And in Jordan on the Kowloon Peninsula, protesters smashed and spray-painted the entrance to a subway station, then lit a fire outside it. Others set roadblocks and broke into a grocery store whose owner they suspected of being from mainland China.
“The heavens will exterminate the CCP,” one protester wrote in graffiti, referring to the Chinese Communist Party.
After a day of eerie quiet on Saturday, the city and its subway system had partially returned to life by Sunday morning. But many stations and stores across the city were either still closed on Sunday afternoon or were scheduled to close early.
The face mask ban applies to public gatherings of more than a few dozen people and is punishable by a fine in addition to the one year in jail. But enforcing the ban is likely to prove difficult, not least because of their widespread use to guard against tear gas and protect demonstrators’ identities.
The ban draws on the so-called Emergency Regulations Ordinance, a colonial-era law that offers Hong Kong’s leader extensive legal authority to bypass the local legislature. It was last used during deadly pro-Communist riots in 1967 that targeted the British government that administered the city.
Hong Kong’s leader, Carrie Lam, delayed invoking the law for weeks, out of concern that it would hurt efforts to persuade residents, tourists and international businesses that the city is still a safe place. She appears to think the ban’s potential upside for the government — dissuading moderate Hong Kongers from joining demonstrations — is worth the damage it would inflict upon her reputation.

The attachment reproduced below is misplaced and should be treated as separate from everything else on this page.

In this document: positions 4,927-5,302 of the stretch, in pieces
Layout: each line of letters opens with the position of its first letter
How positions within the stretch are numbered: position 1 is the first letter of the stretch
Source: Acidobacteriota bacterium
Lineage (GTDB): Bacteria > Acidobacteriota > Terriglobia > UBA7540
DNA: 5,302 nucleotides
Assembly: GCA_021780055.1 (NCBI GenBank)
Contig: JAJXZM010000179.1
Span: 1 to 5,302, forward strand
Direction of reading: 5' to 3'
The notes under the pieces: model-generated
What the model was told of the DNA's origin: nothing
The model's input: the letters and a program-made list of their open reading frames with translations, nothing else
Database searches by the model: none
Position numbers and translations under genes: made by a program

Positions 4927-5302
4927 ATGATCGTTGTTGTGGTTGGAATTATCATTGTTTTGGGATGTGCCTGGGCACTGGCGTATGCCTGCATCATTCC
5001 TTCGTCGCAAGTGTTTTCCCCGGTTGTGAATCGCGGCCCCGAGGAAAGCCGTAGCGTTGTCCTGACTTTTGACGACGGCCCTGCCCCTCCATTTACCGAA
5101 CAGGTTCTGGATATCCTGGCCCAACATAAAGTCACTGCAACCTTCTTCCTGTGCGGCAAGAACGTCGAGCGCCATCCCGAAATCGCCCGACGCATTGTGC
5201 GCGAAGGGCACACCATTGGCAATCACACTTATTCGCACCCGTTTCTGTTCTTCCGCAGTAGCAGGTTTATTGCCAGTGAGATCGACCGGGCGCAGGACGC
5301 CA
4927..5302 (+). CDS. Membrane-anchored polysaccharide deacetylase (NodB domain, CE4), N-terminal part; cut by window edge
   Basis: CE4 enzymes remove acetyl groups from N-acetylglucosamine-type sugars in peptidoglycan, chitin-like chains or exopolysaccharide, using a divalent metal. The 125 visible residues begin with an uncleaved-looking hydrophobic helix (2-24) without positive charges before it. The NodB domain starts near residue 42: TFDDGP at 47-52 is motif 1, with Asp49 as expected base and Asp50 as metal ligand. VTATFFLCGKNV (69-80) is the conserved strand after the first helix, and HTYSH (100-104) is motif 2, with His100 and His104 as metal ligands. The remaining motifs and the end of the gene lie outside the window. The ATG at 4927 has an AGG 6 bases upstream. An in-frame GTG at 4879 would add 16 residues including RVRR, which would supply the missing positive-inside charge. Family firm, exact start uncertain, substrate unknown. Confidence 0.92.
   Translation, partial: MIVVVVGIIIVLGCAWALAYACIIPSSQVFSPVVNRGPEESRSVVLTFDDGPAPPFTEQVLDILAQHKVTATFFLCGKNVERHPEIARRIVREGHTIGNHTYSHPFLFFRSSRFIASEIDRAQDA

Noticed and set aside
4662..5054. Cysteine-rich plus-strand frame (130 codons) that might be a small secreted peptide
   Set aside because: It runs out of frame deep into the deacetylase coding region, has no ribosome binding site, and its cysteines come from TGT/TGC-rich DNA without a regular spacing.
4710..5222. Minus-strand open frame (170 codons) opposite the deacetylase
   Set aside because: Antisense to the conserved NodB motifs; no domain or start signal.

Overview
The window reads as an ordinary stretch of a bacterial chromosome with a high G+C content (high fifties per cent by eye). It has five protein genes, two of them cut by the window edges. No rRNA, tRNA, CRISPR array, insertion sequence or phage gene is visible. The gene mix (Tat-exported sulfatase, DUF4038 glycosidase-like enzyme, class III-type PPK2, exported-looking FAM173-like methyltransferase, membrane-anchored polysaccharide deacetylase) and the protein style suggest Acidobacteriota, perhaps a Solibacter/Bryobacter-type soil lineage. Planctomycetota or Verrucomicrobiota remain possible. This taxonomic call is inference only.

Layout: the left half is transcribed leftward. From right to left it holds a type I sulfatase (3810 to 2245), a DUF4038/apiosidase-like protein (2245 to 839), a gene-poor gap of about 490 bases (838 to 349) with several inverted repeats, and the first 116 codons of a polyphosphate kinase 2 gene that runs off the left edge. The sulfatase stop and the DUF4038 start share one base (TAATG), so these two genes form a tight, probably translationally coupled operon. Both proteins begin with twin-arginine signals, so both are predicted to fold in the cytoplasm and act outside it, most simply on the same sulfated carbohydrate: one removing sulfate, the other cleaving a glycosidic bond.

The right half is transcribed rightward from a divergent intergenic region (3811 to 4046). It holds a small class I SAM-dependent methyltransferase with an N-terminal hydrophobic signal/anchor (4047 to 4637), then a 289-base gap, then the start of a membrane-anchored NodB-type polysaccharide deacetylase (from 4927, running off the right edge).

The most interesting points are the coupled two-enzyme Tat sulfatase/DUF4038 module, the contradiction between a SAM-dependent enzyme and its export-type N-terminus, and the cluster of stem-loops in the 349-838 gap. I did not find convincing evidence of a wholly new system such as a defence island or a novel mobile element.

But Hong Kongers are also deeply sensitive to efforts to erode the civil liberties that have long differentiated their city from the rest of China and helped make it an attractive destination for international bankers and investors. And many here see the ban — like the contentious extradition legislation that triggered the protests — as something that could fundamentally change the city’s identity.
Mr. Chan, the protester in Causeway Bay, said he did not think the mask ban would significantly depress the turnout for rallies or marches in Hong Kong because protesters were already facing rioting charges that carry jail terms of up to 10 years just for showing up at rallies that the police deem unauthorized.
“But undoubtedly, those who are more fearful might not dare,” he added.
Even if moderate protesters stay home, the ban may still inflame hard-core demonstrators who have increasingly resorted to violence and widespread vandalism as a way of pressing the movement’s demands for government accountability and democratic reforms.
Jeannie Mok, a 19-year-old student who was protesting in Kowloon on Sunday, said that when Mrs. Lam promised in September to withdraw the extradition bill, many in the protest movement felt that their demonstrations had lost some legitimacy.
“But this emergency law has sparked everyone’s anger once again,” she said. “I see more people here today, angry and ready to do more damage. I don’t understand why the government would provoke when they want the protests to end.”
The face mask ban has already prompted stiff opposition from Mrs. Lam’s opponents in Hong Kong’s legislature.
On Saturday, 24 members of the city’s pro-democracy legislative minority asked a Hong Kong court to put the mask ban on hold. They accused Mrs. Lam of overstepping her legal authority under the Basic Law, the mini-constitution that has governed Hong Kong since Britain handed it back to Chinese control in 1997.
“Today is a battle between totalitarianism and the rule of law,” one of the lawmakers, Dennis Kwok, told reporters on Sunday morning. “So the government can implement any law they want — is that the way it is now? Or is Hong Kong still a society under the rule of law?”
Mrs. Lam has called Mr. Kwok’s argument “groundless.” And on Sunday — just before the Causeway Bay rally began — the city’s High Court threw out the request for an injunction against the ban.
Ezra Cheung, Katherine Li, Edward Wong, Andrew Jacobs and Austin Ramzy contributed reporting.